As you grow in Christ, questions and challenges come up, and it’s helpful to have prayer and wise counsel. Being discipled begins with having a model who can show you what more mature Christianity looks like. When you trust someone to lead you, you gain access to ideas you’ve never considered, you find tools that transform your relationship with God, you go to places you’ve never been. As Christians, our job is to follow and obey Jesus, it’s also important to learn from other believers who have more knowledge, experience and wisdom in the Christian faith.
Trusting someone to disciple you doesn’t mean following them without question. We measure everything against the example of Scripture and discern through prayer. Pastor or not, anyone can give poor advice. People have found themselves in bad places by blindly and “obediently” following someone. A mentor isn’t someone that tells you what to do, but hopefully a person who shows you how to do things for yourself, how to think for yourself and ultimately how to make decisions independently of them. In much the same way, Jesus taught his disciples and then trusted them to continue his ministry.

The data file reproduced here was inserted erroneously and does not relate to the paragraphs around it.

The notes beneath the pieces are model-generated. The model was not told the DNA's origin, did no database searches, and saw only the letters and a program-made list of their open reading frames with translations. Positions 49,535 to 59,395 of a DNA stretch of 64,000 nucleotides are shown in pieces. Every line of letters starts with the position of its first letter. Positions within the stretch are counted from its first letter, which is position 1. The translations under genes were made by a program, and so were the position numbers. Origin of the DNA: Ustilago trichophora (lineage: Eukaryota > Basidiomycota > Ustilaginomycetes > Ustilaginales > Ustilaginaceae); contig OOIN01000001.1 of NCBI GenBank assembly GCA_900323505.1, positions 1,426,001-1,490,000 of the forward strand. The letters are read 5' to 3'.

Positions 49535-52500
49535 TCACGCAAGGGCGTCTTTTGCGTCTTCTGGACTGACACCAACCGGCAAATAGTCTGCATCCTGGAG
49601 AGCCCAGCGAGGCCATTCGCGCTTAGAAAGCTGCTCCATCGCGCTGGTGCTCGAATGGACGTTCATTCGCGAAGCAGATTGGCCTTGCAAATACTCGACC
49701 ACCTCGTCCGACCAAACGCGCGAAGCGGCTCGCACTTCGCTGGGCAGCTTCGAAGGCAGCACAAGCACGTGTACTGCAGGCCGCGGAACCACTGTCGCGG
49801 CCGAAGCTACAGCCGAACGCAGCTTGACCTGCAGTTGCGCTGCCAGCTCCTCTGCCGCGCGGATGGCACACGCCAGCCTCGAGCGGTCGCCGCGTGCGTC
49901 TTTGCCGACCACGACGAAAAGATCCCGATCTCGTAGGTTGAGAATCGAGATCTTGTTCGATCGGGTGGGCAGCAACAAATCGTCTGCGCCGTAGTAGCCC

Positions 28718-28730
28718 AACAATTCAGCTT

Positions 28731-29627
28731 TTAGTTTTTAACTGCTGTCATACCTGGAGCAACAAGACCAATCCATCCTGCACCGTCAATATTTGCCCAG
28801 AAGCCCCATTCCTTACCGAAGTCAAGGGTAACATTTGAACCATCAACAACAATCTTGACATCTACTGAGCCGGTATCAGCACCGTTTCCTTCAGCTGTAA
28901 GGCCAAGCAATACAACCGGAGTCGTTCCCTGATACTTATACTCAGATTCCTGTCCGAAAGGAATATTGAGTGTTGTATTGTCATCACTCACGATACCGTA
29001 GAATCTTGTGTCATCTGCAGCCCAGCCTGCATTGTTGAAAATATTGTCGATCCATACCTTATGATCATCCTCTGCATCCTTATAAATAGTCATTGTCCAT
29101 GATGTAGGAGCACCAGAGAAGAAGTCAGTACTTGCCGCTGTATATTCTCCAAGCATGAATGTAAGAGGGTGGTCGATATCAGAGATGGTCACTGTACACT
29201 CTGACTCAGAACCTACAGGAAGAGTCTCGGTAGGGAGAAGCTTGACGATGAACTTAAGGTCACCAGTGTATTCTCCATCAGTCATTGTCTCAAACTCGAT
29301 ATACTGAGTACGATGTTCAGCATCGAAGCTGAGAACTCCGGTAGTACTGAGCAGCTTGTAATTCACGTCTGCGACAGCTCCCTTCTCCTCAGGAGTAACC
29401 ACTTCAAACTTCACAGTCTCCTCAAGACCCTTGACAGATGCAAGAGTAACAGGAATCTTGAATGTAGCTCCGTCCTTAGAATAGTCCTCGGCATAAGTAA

My first mentor was one I sought out myself. My college roommate had a mentor that he was always able to go to when he needed help, or support, or advice in decision-making. I recognized my need for the same thing. My roommate’s mentor eventually became my mentor too.
At my first meeting with my mentor, I was nervous and uncertain. I grabbed a coffee and sat with this man for what can only be described as a spiritual surgery, splitting me open and going straight for the heart. Here was this man I didn’t know, asking me penetrating questions about my life, how my heart was in this area and that area. Trying to be transparent with someone that I didn’t know was terrifying.